The Jungle, Shop 3, G/F, 273-275 Temple Street, Po Fat Building, Yau Ma Tei, Jordan, Kowloon; 2602 3636
KTM Bar and Kitchen
A lovely neighbourhood spot in Kennedy Town, KTM Bar and Kitchen has beautiful décor and serves everything from pork sekuwa (boneless pork skewers, marinated in Nepalese herbs and spices and grilled in a tandoor) to momos, stews, noodles and rice dishes. There’s a decent vegetarian selection, and desserts to finish. Don’t miss the Buddha-eyes lantern lighting, including lampshades created by resident artist Malcolm Golding.
KTM Bar and Kitchen, 71 Cadogan Street, Kennedy Town; 2817 3889
Manakamana Nepali Restaurant HK
Everyone’s favourite. Manakamana Nepali Restaurant has a truly extensive menu, with paneers, daals, aloo (potato) dishes, sekuwa, momos, thukpa and more. It’s small but lovingly decorated; you’ll find spice jars by the counter and paintings of darbar squares, mountains, and temples on the wall — Manakamana is actually named after the famous Hindu temple dedicated to Goddess Bhagwati in Nepal. The restaurant previously partnered with Red Cross for a coupon scheme, and more recently has been running a surgical mask distributing initiative to reach the EM (ethnic minority) community. Order a thaali (a steel plate set meal), that comes with your choice of curry, daal, choi sum, rice/naan/roti and achaar (pickled vegetables).
Manakamana Nepali Restaurant HK, G/F, 107 Temple Street, Jordan, Kowloon; 2385 2070
For fresh homemade momos delivered straight to your door, look to MOMO RUSH. A delivery-only service that you can find through our favourite online marketplace Calioo (which specialises in giving home chefs and small businesses a platform!), MOMO RUSH serves up fried and steamed dumplings, aloo, and chaat dishes. We have our eyes on the fiery orange-red kimchi momos.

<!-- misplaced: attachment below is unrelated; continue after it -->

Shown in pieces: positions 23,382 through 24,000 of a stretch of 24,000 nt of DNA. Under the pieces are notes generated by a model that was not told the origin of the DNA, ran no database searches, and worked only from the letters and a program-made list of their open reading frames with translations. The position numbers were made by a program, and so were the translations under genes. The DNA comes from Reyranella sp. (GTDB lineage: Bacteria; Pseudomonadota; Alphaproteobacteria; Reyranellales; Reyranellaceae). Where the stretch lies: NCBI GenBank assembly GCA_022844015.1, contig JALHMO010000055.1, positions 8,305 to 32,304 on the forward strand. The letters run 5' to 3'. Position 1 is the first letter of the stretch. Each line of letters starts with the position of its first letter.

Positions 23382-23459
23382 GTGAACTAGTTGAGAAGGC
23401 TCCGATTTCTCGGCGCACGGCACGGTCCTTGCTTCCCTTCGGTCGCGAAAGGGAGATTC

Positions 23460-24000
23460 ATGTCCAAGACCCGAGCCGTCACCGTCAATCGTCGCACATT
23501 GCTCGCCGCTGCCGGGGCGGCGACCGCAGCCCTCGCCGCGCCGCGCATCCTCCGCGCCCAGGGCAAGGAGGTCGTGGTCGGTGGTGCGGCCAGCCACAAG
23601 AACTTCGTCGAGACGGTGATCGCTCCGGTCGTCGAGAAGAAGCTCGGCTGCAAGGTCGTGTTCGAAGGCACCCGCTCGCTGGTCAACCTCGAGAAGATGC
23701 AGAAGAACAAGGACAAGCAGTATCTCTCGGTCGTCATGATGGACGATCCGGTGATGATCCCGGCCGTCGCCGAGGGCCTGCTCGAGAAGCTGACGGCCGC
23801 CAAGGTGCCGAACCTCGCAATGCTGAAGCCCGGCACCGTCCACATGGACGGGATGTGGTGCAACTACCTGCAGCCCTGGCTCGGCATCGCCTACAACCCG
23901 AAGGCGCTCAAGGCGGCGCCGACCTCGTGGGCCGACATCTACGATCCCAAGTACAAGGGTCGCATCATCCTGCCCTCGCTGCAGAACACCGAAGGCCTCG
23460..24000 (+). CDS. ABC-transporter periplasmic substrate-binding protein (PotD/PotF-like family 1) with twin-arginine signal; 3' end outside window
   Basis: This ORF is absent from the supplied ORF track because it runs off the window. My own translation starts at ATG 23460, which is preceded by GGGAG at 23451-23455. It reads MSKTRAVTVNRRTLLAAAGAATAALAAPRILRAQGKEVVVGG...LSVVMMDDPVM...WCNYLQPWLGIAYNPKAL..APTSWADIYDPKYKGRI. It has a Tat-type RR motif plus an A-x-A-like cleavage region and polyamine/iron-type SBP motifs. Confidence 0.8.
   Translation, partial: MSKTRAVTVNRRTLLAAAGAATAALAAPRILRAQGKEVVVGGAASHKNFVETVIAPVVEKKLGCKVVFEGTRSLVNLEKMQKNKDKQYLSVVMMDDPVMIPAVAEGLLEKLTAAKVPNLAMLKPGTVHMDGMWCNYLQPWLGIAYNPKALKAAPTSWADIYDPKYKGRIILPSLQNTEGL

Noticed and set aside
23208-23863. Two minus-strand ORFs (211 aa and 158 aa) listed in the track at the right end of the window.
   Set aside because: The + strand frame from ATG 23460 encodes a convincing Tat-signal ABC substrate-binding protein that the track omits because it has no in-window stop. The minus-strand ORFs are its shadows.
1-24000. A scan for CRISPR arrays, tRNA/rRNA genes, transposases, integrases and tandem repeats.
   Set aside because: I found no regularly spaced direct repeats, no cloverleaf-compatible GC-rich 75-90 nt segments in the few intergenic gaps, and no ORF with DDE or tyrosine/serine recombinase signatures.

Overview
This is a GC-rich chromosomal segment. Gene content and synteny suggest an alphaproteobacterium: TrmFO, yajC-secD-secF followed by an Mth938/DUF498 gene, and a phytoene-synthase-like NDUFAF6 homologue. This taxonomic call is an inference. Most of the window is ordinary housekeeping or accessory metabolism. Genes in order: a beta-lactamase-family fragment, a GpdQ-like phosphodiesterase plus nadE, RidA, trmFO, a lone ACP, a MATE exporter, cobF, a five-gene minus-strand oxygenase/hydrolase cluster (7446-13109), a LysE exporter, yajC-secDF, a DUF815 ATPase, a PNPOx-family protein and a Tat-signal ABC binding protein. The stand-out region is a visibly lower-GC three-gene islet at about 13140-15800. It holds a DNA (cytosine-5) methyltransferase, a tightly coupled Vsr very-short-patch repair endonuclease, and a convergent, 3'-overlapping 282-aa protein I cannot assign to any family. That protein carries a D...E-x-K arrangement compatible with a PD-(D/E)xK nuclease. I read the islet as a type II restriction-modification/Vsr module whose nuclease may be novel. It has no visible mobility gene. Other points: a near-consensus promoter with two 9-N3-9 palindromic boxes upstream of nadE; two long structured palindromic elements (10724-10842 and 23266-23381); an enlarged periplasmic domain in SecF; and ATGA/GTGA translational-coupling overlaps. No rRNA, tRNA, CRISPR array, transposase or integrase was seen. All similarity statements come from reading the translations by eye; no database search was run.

MOMO RUSH. To order, direct message on Instagram or go through the
This highly Instagrammable joint serves only its namesake (authentic Nepali chicken and veg momos) but also fun takes on other favourites including a Korean-inspired kimchi special, a Malaysian achari and even a Hainanese chicken momo paired with a pitch-perfect ginger and spring onion oil-sauce. And it’s halal! At the time of writing, the LKF location is temporarily closed for renovation but you can still head to the branch in TST.
TST, Shop No 3, Lee Wai Commercial Building 1&3, Hart Avenue, Tsim Sha Tsui
Nepal Restaurant has been around since 1995 — that’s older than me. Touting itself as the first Nepalese restaurant in Soho, this long-standing eatery focuses on “Royal Nepalese Cuisines” and features a truly extensive menu with dumplings, potato dishes, barbecued meats, soups, skewers, clay oven specialities and more. There are plenty of vegan and vegetarian options here, carefully noted on the menu for your convenience.
Nepal Restaurant, G/F, 14 Staunton Street, Central; 2869 6212
Street Fast Food
Another Jordan Nepalese great. Street Fast Food is an unassuming little eatery that sells tasty street snacks at great prices. Aloo tikki, samosa chaat, buffalo momos, lassis and more. Great for a quick pick-up and guaranteed to fill you up.
Street Fast Food, 53 Woosung Street, Jordan (MTR Exit B1), Yau Ma Tei; 2885 0123, 9868 5650
(Hero and featured image courtesy of Momoz)
Source: Prestige Online